How do these procedural models of economies function? Joris Dormans and Ernest Adams game design manual “Game Mechanics: How to Design an Internal Economy for Your Game” provides a general overview of the thinking behind best practices in video game models. The base assumption is that “an economy is a system in which resources – of any type – are produced, consumed and exchanged in quantifiable amounts” and represent a system of flow or throughput. Resources can be tangible or intangible, tangible in the sense that they are represented as graphics in the physical game world or intangible in the sense that they are strictly represented as numbers. Specific quantities of resources are stored as entities; for example, cash. Dormans and Adams claim that the four main mechanics of game economies are: sources (creating and storing new resources out of nothing), drains (taking resources out of a game), converters (turning resources of one kind into another) and traders (moving resources from one entity to another). When set in action, the interaction of the player with resources, entities and mechanisms will produce economic shapes. We see patterns of positive (arms race) and negative (equilibrium) feedback. The dynamics of the economy, emerging from particular processes and player choices, create further options of choices. Typical choices are the tradeoff between the value of resources or the value of long-term investments versus short-term gains. Renowned game designer Sid Meier, creator of the Civilization series sums it up as this: “a [good] game is a series of interesting choices.”
As we have seen, the choices made available to the player are not from a blank slate. They emerge from initial conditions that are then processed by the simulations and respond to player interaction. There is significant path dependence that shapes the actions of a player in a virtual economy. From initial conditions, the processes form arguments about the outcomes and functions of a system. According to famed economist Joan Robinson, this is not unlike how economic models play out in the world of economic theory. We can look at the term ‘value’ that she explores in her book Economic Philosophy. Robinson argues that economists from Smith to Marx have defined this basic concept in order to meaningfully it. This has typically been in order to quantify and compare aspects of an economy, but it has never been totally successful. Nonetheless, the internal logic of the theories, when processed endogenously, dissolves the problems of definition. She argues this by looking at the definitions of value from Smith and Marx. Robinson claims that Adam Smith’s conception of value as “the time that it ‘usually costs’ that governs exchange” was “derived … from moral preconceptions… how it ought to have been.” (32). For Marx, value is “the labour-time required to produce a commodity”(38) which she claims, and thinks Marx would agree, is not accurate. It all leads to a question of whether it is “value that determines prices or prices that determine values?” (47). She claims that all of these definitions emerge from core ideology they are built atop of, the ancient ideal of a just-price. It all means that value is ‘metaphysical’ concept with “no operational content” (47) to be used outside of the internal logic of the models proposed by these thinkers. From the initial conditions of Smith or Marx’s theories, his conclusions about international trade or the nature of capitalism tautologically come out as true. The formation of these models is ideological and the definition of terms is malleable because they are mechanisms to convert inputs into desired outputs. The logic, particularly of mathematics, can produce whatever ideological outcomes are desired based on the appropriate starting rules.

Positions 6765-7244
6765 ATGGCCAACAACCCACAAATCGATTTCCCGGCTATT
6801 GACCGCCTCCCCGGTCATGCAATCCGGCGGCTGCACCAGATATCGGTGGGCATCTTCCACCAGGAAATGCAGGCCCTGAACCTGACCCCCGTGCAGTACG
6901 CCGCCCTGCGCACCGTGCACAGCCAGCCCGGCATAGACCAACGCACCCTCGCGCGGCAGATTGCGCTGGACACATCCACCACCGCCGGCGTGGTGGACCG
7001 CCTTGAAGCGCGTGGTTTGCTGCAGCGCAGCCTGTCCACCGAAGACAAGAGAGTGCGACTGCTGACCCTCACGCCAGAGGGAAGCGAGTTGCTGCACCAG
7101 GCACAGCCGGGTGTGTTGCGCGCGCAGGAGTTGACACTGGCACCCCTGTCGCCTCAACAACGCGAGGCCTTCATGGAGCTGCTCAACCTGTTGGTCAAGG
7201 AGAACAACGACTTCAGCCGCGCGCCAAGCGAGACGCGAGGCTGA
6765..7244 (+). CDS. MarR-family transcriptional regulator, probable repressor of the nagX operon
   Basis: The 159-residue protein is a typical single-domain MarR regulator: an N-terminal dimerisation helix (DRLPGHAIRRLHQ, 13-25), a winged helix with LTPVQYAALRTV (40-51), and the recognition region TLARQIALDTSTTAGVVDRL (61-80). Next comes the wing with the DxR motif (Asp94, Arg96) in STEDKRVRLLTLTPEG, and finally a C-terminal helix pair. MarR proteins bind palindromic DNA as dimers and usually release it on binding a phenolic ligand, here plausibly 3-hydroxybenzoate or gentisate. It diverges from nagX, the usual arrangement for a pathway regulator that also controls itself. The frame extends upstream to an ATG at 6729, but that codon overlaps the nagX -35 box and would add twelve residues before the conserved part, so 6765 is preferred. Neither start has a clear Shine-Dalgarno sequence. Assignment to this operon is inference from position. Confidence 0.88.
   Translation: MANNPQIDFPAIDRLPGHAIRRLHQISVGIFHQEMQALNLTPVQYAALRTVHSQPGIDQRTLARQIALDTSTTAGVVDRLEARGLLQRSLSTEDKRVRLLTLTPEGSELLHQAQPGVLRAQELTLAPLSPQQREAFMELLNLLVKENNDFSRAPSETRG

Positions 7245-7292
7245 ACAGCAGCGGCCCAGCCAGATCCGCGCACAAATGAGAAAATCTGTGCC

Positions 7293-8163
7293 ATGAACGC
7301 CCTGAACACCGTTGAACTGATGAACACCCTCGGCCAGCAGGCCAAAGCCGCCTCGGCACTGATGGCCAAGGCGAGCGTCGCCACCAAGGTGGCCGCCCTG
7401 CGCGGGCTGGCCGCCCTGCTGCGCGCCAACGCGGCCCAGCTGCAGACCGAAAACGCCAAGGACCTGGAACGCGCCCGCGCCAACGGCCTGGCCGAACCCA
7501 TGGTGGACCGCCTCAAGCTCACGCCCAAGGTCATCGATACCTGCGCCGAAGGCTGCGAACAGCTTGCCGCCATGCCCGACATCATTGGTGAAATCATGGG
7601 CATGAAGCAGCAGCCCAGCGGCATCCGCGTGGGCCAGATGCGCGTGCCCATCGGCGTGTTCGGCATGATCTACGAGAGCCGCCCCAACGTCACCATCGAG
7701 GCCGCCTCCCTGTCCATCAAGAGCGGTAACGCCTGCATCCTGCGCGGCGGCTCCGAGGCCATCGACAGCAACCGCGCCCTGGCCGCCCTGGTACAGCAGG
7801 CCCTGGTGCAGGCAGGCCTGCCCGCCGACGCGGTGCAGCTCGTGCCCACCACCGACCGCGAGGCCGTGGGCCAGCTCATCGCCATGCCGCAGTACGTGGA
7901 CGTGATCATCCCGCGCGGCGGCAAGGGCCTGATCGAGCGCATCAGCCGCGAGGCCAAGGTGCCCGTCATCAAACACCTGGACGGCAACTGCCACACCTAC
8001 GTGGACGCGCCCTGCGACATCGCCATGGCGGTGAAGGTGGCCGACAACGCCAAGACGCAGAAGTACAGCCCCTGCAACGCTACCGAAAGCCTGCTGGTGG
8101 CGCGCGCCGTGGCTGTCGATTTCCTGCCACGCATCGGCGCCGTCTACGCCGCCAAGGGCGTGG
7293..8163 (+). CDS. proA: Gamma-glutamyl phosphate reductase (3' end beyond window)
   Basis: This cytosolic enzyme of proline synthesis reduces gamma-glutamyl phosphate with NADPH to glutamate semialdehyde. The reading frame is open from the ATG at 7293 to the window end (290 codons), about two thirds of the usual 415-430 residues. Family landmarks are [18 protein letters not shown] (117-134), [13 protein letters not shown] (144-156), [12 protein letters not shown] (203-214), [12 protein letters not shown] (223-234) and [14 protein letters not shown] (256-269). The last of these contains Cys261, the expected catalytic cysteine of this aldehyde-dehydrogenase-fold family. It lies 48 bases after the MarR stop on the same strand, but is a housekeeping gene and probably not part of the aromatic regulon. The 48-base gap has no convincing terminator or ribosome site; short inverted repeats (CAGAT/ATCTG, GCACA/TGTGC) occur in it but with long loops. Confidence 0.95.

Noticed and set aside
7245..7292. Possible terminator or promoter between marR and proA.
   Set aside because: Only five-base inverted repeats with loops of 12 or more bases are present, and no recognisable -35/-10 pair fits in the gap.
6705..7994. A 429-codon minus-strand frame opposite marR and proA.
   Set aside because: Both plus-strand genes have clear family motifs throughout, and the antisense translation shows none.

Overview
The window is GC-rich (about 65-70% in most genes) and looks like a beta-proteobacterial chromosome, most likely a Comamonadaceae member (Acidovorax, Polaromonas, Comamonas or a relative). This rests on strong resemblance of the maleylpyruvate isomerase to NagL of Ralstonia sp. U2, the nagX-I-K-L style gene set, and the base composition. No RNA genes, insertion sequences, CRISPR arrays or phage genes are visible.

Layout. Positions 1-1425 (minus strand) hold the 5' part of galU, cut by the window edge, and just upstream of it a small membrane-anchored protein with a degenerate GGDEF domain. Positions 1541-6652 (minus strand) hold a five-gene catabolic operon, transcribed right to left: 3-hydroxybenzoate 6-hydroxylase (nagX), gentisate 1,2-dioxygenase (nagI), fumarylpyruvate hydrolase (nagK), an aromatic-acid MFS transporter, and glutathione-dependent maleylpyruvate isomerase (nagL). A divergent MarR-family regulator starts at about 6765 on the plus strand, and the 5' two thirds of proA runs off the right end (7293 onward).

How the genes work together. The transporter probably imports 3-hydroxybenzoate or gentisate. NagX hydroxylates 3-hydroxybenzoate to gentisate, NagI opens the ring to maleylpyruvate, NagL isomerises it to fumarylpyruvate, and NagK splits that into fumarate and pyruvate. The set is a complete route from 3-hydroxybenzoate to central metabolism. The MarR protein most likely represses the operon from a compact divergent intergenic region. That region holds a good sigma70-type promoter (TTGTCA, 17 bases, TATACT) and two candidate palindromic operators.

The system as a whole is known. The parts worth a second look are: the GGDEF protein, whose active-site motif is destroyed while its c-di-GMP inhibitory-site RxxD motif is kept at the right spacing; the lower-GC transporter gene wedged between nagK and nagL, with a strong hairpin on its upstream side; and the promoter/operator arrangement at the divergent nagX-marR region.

Economies in video games run into the same normative implications as economic theories in the real world. The base definitions programmed as the mechanisms in the game will lead to wildly different paths the player follows. Value could be modeled in a game, for instance, as the time taken to harvest a certain resource. It could also be programmed as some arbitrary system of exchange comparison where two ‘wood’ equals three ‘gold’ equals one ‘house’. These base assumptions might not be immediately visible to the player, but will certainly affect the patterns and possibilities of their play.